To whom ever it concerns........I wrote to a bird watching society by email a few years back and was telling them of a place in NE texas where I believe that there is a Ivory billed woodpecker that exist on this property. If you contact me I will let you know where it is. I believe that it is a perfect location to exist without being noticed. I guess the other place did not want to know about it as they never emailed me back.
msturrock@sprynet.com

thanks

Kent

Mona Robinson Mills said...

Kent, thanks for your comment. How exciting to know of a location of previously-thought-to-be-extinct woodpeckers! Maybe the Audubon Society would be interested in the information? Or you could contact a local newspaper in the area to get the ball rolling.

Anonymous said...

Or you could keep it secret, so opportunistic hunters wouldn't raid your backyard to drive the species closer to extinction. You should report that at:

http://www.birds.cornell.edu/ivory/

Anonymous said...

rampuraI hope by now you realize that the sighting of any new Ivory Billed Woodpeckers is a case of mistaken ientity and that the reality is the Chicago Mill and Lumber Company was indeed responsible for the demise of the Ivory Bill Woodpecker to a great degree. Ahh the good old days when money talked and animals went extinct.......jon wright, La Mesa, CA

Anonymous said...

Ivory Billed Woodpeckers are especially delicious with just butter and garlic salt. They are quite tender when broiled with this mixture @ 325 for about 45 minutes to an hour. I find a plentiful supply in Southern Washington County of Mississippi, seeing them in numbers ranging from 6-12 a day in the late spring and throughout the summer.

Anonymous said...

I was so interesting to see this blog when I just randomly searched for Chicago Mill. My father was employed by the company right out of high school in Chicago, left to serve in WWII, and resumed his employment the day after he was discharged from the Marines. We moved from Illinois to Greenville in September 1966 where my father, Edward Larsen, took on the job of Lab Manager. Also relocating to G'ville at the time included the Carlsons, Herbsts, Hillis family and more. Thanks for your article!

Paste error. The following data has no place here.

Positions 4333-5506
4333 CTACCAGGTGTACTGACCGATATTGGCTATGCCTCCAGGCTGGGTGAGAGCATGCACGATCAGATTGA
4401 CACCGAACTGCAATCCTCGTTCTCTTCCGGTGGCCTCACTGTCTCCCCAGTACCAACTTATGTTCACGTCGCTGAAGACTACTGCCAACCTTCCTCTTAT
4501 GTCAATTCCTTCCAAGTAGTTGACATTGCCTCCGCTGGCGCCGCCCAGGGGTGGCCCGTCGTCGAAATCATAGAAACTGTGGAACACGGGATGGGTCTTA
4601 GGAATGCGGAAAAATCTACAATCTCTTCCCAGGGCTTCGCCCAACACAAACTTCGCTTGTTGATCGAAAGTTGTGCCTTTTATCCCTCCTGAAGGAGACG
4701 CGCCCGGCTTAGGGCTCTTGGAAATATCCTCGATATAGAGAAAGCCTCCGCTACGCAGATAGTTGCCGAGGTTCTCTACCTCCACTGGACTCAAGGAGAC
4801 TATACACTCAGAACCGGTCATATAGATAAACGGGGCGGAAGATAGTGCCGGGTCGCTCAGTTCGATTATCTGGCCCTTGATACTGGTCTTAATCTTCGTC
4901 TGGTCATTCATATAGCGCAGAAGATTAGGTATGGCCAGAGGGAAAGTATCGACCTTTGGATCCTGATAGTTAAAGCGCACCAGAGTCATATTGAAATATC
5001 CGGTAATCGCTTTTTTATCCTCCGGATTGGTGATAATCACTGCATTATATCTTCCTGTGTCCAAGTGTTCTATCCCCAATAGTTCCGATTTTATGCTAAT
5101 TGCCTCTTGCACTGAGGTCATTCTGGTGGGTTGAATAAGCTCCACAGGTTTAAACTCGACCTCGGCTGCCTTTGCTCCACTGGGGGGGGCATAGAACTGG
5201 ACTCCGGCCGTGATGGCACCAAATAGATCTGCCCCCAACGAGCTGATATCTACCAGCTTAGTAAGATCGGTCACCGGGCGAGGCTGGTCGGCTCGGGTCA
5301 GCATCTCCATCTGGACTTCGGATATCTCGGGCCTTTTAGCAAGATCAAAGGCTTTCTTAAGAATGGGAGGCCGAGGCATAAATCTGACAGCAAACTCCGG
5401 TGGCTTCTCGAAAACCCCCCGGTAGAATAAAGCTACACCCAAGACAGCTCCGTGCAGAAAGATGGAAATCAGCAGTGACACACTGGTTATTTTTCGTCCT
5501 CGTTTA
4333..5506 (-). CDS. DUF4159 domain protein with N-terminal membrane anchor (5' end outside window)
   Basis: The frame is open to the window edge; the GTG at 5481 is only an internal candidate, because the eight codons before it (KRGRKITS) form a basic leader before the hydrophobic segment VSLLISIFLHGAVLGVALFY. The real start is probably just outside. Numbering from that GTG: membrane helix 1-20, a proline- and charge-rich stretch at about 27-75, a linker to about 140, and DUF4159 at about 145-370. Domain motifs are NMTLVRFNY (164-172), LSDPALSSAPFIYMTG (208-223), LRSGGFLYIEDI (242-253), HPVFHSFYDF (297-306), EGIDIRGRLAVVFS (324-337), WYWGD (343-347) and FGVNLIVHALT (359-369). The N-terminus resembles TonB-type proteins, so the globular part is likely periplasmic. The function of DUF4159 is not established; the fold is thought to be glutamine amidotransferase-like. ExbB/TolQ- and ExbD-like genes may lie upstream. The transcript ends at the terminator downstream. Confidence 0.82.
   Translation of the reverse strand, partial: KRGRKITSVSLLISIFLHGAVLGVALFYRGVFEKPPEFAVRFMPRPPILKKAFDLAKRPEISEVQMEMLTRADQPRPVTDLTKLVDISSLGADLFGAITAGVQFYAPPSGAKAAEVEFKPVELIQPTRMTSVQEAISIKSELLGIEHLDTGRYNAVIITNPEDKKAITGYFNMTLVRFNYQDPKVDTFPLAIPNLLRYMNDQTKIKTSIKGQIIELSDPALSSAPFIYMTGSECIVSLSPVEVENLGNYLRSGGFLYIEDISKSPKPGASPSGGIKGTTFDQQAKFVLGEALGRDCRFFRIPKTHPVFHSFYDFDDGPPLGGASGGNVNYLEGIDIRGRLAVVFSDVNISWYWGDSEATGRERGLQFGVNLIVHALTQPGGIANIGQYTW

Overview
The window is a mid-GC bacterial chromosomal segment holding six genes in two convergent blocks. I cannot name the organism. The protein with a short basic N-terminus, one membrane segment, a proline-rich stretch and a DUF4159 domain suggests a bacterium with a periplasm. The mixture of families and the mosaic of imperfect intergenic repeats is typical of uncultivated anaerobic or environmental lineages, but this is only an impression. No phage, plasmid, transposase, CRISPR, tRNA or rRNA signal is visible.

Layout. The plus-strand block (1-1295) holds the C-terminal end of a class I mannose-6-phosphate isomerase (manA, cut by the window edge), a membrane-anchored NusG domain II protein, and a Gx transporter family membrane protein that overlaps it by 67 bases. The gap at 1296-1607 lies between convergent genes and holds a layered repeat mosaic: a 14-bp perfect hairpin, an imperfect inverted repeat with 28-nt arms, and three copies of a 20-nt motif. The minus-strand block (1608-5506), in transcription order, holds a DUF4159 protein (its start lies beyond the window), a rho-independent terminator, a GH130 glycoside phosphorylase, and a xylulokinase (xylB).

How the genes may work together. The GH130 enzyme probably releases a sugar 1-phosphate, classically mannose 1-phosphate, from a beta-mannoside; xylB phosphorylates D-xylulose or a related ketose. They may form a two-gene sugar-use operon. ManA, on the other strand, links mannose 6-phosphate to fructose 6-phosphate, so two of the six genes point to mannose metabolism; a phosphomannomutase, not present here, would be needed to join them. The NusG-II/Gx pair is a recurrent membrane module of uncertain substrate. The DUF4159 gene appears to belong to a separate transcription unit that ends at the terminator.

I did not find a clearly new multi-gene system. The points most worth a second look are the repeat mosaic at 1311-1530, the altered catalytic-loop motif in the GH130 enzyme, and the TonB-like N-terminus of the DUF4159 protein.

Barbara Larsen Harden

Anonymous said...

My father, Charkes S. Caruthers, was among those who migrated south from Chicage after the Prizker family and Will Gonyea bought Chicago Mill. He had begun working at Chicago Mill as an office boy in High School, got a degree in Finance and returned to become Traveling Auditor for the compantpy. In 1955 he was transferred to the Corporate office headquarters at The First National Bank building in Chicago where he became Comptroller and Vice-President. His is a wonderful story of finding a corporate "home" that lasted until his retirement 57.5 years later! My mother, Vernelle, still lives in Greenville and just turned 98!!!

Anonymous said...

Sorry for the typos above! Spell correct strikes again!

Anonymous said...

The federal government should have stepped in to prevent the Chicago Mill and Lumber Company from destroying the last habitat for the ivory billed woodpecker. Anyone at Chicago Mill and Lumber Company involved in making the decision to proceed with logging in the Singer Tract should have been prosecuted as the criminals they were and publicly executed.

Anonymous said...

MY GRAND FATHER JULIUS TAYLOR WORKED AT CHICAGO MILLS IN GREENVILLE MS IN THE LAT 50S AND THRU OUT THE 60S HE HAD THREE BOYS BUBBA OR JIMMY,, RAY AND JERRY , THE OLDEST BUBBA ALSO WORKED AT THE MILL, MY GRAND FATHER ALSO WORKED AT THE HELENA ARKANSAS PLANT, DOES ANY ONE REMEMBER THEM MIKE TAYLOR ST PETE , FL EMAIL CIRCLETRANCHFL@YAHO.COM